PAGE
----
Do Agencies Have to Follow the Law?
There’s nothing like an unappealing plaintiff to make bad law, and on Tuesday the Supreme Court will hear arguments in a classic of the genre. The Justices will consider whether a government agency can force someone to disgorge ill-gotten gains long after the statute of limitations has lapsed.
Charles Kokesh was found guilty in 2014 of skimming and misusing $34.9 million from the investment funds he managed between 1995 and 2006. Among other things, the jury in the civil enforcement action ruled that Mr. Kokesh had filed false statements with the Securities and Exchange Commission and defrauded the funds.
The SEC demanded that Mr. Kokesh disgorge the illegal gains and interest and pay a more than $2.3 million monetary penalty (Kokesh v. SEC). The district court granted the judgment and the Tenth Circuit Court of Appeals upheld the verdict, ruling that the disgorgement was proper despite being outside the statute of limitations because it didn’t count as a punishment or penalty under the law.
Under 28 U.S.C. §2462, “Except as otherwise provided by Act of Congress, an action, suit or proceeding for the enforcement of any civil fine, penalty, or forfeiture, pecuniary or otherwise, shall not be entertained unless commenced within five years.” Typically, forfeiture describes when the government seizes assets that are part of a crime, a description that would seem to include the disgorgement applied to Mr. Kokesh.
But the Tenth Circuit ruled that disgorgement didn’t fit under the definition of forfeiture because the practice of disgorgement began in the 1970s and didn’t exist when section 2462 was written. Some $30 million of the money demanded by the SEC was for actions outside the five-year mark and some as long as 14 years before the suit was filed.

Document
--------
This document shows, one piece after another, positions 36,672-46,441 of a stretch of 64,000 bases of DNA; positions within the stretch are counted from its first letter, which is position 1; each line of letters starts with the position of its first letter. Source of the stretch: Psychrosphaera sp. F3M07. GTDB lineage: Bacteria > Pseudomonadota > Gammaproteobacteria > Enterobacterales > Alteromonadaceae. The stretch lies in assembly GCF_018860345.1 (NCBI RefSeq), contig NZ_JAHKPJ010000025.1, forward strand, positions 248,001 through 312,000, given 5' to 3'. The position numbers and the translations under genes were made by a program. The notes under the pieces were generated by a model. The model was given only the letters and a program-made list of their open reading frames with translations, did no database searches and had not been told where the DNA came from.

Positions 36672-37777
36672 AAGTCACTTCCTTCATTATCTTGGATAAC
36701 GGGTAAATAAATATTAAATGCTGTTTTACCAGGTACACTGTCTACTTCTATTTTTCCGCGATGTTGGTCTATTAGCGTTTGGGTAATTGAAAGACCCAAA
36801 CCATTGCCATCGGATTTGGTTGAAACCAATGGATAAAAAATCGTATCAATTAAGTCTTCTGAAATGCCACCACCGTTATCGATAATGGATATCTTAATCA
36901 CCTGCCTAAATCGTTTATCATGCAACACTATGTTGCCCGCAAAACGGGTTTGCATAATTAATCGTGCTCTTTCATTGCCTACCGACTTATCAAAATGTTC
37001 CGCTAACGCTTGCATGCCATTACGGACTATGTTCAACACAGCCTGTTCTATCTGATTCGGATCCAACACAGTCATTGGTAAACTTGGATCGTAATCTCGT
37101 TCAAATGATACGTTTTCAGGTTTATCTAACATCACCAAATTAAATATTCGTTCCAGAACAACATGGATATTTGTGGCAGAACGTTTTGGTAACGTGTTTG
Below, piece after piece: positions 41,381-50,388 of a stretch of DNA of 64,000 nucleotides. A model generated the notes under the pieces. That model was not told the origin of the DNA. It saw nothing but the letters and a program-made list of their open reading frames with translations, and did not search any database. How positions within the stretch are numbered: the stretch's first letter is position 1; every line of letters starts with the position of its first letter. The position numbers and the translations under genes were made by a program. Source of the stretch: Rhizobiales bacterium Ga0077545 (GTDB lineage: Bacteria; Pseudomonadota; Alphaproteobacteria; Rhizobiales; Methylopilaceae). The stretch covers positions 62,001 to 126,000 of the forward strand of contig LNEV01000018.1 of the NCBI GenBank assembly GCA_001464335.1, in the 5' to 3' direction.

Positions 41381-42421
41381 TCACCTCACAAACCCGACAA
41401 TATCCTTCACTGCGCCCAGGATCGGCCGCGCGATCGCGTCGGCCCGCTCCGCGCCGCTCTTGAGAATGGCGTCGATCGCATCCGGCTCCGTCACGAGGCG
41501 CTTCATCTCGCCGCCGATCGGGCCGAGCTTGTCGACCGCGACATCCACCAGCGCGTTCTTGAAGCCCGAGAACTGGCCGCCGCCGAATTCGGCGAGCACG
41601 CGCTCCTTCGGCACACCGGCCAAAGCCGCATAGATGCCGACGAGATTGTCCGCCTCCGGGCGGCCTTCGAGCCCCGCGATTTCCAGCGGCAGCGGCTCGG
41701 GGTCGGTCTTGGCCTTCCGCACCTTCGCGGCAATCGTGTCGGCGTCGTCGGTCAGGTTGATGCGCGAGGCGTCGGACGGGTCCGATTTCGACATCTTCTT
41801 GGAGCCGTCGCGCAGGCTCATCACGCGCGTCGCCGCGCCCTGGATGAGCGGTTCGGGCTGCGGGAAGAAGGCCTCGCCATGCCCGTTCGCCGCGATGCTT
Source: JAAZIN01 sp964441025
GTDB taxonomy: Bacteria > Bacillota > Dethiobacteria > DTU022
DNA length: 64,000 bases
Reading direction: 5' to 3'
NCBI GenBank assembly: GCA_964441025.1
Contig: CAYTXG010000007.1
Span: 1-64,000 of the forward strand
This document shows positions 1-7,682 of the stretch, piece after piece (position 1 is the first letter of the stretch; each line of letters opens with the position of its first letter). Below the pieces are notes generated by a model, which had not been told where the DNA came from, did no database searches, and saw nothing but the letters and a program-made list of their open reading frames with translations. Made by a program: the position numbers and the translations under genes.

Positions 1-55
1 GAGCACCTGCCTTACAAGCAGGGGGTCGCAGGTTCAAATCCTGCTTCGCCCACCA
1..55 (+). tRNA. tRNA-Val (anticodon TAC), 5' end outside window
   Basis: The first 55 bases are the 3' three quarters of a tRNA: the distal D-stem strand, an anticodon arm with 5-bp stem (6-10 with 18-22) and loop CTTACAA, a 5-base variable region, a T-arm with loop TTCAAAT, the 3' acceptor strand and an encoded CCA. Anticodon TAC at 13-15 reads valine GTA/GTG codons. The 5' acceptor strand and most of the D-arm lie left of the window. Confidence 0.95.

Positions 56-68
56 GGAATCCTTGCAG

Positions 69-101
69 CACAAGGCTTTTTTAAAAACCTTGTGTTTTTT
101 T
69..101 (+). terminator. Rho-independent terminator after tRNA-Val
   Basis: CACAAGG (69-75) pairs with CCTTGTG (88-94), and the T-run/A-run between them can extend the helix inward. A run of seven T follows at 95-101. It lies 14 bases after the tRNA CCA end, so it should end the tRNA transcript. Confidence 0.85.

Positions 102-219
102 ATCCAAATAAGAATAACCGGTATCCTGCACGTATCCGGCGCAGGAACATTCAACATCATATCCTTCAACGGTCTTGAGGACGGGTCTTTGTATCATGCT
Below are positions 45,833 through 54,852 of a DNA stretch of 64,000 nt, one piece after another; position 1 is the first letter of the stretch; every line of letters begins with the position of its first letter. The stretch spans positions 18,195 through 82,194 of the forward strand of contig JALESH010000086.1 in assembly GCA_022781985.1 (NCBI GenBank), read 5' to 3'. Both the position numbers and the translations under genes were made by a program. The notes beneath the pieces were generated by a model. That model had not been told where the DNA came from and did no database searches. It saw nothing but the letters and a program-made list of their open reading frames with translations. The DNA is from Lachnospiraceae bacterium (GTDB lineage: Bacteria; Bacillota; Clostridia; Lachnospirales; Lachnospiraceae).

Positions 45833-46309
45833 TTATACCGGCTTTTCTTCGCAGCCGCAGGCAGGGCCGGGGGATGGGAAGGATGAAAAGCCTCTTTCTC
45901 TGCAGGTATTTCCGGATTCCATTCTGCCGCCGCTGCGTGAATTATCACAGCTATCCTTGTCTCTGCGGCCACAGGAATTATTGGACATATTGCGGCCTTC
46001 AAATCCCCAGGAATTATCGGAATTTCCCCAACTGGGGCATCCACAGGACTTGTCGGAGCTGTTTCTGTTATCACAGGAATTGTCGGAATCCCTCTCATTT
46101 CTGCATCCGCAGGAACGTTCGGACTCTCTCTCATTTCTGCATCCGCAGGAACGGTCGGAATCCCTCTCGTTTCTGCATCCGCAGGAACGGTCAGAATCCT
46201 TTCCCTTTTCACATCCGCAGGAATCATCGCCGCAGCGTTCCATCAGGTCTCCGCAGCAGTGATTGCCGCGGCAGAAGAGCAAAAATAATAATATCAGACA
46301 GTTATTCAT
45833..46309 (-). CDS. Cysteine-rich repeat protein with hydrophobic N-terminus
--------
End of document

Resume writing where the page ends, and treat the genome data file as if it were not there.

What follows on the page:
That’s the kind of loophole government agencies love, and in recent years federal agencies have adopted disgorgement as a money machine, typically bringing sums much higher than statutory penalties. In 2015 the SEC collected some $3 billion in disgorgement cash compared to a mere $1.2 billion in civil penalties. The Federal Trade Commission and Consumer Financial Protection Bureau have also become disgorgement experts to defeat statutes of limitations.
The SEC says disgorgement sends a “clear message” that wrongdoers face monetary consequences. But that sure sounds like it’s a “penalty” under the law and thus should be subject to the statute of limitations. As it happens, disgorgement funds typically go to the coffers of the enforcement agency, not to the victims of fraud.
The feds are watching this case closely because an SEC victory will mean they could bring disgorgement claims against defendants without time limit, with billions of dollars at stake even as older evidence makes it harder for the accused to defend themselves. Mr. Kokesh isn’t a model citizen, but if the government can use lawless tactics against him, he won’t be the only target.
Appeared in the Apr. 18, 2017, print edition.